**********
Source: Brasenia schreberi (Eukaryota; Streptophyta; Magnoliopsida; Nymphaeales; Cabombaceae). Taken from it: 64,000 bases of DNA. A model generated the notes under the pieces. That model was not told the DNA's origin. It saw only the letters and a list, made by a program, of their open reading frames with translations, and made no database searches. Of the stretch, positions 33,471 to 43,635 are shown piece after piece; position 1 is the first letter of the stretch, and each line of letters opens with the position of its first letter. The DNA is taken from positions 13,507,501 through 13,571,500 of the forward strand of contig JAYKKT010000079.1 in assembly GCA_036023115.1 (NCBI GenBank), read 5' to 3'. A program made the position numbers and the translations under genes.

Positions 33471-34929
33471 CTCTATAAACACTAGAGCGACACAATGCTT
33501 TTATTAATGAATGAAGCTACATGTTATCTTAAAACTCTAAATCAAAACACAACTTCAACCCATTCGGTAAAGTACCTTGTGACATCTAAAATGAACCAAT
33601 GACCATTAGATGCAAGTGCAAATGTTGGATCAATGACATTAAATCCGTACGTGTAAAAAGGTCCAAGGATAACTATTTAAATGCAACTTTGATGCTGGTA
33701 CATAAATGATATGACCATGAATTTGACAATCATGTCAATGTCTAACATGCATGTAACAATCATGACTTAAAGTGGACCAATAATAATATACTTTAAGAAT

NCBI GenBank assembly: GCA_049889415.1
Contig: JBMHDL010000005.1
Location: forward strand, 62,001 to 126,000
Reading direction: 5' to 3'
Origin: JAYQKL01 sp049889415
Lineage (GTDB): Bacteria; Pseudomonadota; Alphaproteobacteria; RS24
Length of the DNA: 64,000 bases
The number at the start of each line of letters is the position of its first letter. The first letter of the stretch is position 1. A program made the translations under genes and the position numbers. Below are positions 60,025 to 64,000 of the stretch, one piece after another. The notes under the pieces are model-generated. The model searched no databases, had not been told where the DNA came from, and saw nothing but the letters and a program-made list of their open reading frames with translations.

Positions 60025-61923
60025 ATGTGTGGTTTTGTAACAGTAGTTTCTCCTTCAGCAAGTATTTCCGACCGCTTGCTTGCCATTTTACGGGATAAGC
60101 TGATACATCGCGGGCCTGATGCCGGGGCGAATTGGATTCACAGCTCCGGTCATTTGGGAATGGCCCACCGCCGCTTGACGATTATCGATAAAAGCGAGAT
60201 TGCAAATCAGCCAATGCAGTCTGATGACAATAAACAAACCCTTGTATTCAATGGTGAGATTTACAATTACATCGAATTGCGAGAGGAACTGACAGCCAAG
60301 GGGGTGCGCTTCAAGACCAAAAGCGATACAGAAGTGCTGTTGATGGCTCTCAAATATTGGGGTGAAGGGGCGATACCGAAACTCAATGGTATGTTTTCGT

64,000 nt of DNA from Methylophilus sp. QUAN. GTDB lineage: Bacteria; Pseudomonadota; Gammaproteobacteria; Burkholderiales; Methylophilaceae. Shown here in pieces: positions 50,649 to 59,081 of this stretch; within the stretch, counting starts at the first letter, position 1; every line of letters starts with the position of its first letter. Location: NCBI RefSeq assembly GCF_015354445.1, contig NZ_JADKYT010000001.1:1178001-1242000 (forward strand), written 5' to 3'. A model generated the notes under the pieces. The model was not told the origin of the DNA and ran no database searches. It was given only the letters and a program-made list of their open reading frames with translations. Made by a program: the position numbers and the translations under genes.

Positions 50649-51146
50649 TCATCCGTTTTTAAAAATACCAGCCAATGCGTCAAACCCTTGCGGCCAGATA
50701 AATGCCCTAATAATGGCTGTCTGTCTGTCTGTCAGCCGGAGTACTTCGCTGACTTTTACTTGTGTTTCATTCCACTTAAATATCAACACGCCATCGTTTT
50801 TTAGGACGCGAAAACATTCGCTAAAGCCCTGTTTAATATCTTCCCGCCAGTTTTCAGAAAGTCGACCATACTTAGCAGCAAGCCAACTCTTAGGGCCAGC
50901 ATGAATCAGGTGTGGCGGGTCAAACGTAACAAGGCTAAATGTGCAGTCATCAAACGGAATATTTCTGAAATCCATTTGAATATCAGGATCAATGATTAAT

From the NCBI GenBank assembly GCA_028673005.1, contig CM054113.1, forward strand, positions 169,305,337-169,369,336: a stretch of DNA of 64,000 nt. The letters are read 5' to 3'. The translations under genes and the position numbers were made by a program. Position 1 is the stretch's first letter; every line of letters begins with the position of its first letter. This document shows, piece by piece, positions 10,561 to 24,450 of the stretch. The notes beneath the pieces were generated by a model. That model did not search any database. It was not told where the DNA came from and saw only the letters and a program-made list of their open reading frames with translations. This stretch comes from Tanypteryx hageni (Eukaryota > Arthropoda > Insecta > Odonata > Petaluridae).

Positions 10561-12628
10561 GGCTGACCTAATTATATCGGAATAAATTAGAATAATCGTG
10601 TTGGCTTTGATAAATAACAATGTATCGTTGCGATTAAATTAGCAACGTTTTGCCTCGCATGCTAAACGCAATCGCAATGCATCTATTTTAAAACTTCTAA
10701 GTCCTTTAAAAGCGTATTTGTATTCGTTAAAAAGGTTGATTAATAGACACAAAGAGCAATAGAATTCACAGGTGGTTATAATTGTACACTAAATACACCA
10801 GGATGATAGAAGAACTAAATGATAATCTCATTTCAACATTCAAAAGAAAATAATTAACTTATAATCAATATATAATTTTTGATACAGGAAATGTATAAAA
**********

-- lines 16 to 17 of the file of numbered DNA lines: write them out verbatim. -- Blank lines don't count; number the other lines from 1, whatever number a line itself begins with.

60025 ATGTGTGGTTTTGTAACAGTAGTTTCTCCTTCAGCAAGTATTTCCGACCGCTTGCTTGCCATTTTACGGGATAAGC
60101 TGATACATCGCGGGCCTGATGCCGGGGCGAATTGGATTCACAGCTCCGGTCATTTGGGAATGGCCCACCGCCGCTTGACGATTATCGATAAAAGCGAGAT